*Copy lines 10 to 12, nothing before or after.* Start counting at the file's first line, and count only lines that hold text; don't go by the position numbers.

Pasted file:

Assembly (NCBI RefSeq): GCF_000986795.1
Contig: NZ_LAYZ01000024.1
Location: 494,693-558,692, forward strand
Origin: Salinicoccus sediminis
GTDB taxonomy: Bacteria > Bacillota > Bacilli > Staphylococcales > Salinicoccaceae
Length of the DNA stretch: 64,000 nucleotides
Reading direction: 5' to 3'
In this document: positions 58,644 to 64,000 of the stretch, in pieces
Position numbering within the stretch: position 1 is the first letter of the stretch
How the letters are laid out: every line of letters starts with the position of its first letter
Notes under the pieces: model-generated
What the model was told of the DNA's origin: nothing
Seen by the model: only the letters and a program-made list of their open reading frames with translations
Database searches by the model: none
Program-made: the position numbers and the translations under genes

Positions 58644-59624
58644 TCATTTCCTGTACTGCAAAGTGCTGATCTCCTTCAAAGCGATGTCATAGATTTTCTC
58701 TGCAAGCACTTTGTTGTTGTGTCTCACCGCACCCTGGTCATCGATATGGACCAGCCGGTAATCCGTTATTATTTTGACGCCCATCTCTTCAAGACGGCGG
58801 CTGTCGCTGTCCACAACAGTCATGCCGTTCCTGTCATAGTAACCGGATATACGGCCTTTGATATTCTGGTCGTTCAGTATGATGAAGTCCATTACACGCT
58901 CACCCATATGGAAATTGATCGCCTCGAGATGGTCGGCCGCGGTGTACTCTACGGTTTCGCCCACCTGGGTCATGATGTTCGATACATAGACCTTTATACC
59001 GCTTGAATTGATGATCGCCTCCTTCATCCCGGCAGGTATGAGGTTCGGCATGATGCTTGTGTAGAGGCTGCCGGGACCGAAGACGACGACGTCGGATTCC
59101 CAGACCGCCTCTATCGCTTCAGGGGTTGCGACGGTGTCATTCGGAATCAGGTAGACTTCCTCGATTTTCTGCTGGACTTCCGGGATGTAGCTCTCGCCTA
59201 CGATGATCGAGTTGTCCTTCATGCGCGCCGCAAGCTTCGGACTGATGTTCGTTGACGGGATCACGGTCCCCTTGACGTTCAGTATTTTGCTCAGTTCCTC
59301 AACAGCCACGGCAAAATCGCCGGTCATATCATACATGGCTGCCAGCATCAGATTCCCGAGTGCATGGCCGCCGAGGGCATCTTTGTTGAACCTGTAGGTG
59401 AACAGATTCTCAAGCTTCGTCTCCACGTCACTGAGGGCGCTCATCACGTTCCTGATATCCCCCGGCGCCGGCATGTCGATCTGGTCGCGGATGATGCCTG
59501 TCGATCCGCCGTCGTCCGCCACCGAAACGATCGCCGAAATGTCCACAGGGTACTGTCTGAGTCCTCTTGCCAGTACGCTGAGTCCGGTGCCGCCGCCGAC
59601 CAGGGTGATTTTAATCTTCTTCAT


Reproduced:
How the letters are laid out: every line of letters starts with the position of its first letter
Notes under the pieces: model-generated
What the model was told of the DNA's origin: nothing